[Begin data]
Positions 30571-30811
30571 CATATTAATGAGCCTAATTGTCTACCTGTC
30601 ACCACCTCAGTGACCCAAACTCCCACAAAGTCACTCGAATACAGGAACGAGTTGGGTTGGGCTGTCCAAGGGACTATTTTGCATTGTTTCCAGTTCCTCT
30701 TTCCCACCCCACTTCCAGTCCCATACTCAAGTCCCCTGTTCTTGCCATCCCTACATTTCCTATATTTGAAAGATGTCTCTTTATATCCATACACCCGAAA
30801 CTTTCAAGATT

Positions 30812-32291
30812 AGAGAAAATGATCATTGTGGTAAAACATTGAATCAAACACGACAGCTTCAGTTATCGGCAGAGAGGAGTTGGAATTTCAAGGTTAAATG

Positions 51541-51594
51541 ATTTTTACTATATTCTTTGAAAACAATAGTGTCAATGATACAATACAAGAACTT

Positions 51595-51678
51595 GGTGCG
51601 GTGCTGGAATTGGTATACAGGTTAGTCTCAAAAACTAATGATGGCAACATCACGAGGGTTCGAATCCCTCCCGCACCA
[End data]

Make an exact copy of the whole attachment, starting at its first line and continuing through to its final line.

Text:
Positions 30571-30811
30571 CATATTAATGAGCCTAATTGTCTACCTGTC
30601 ACCACCTCAGTGACCCAAACTCCCACAAAGTCACTCGAATACAGGAACGAGTTGGGTTGGGCTGTCCAAGGGACTATTTTGCATTGTTTCCAGTTCCTCT
30701 TTCCCACCCCACTTCCAGTCCCATACTCAAGTCCCCTGTTCTTGCCATCCCTACATTTCCTATATTTGAAAGATGTCTCTTTATATCCATACACCCGAAA
30801 CTTTCAAGATT

Positions 30812-32291
30812 AGAGAAAATGATCATTGTGGTAAAACATTGAATCAAACACGACAGCTTCAGTTATCGGCAGAGAGGAGTTGGAATTTCAAGGTTAAATG

Positions 51541-51594
51541 ATTTTTACTATATTCTTTGAAAACAATAGTGTCAATGATACAATACAAGAACTT

Positions 51595-51678
51595 GGTGCG
51601 GTGCTGGAATTGGTATACAGGTTAGTCTCAAAAACTAATGATGGCAACATCACGAGGGTTCGAATCCCTCCCGCACCA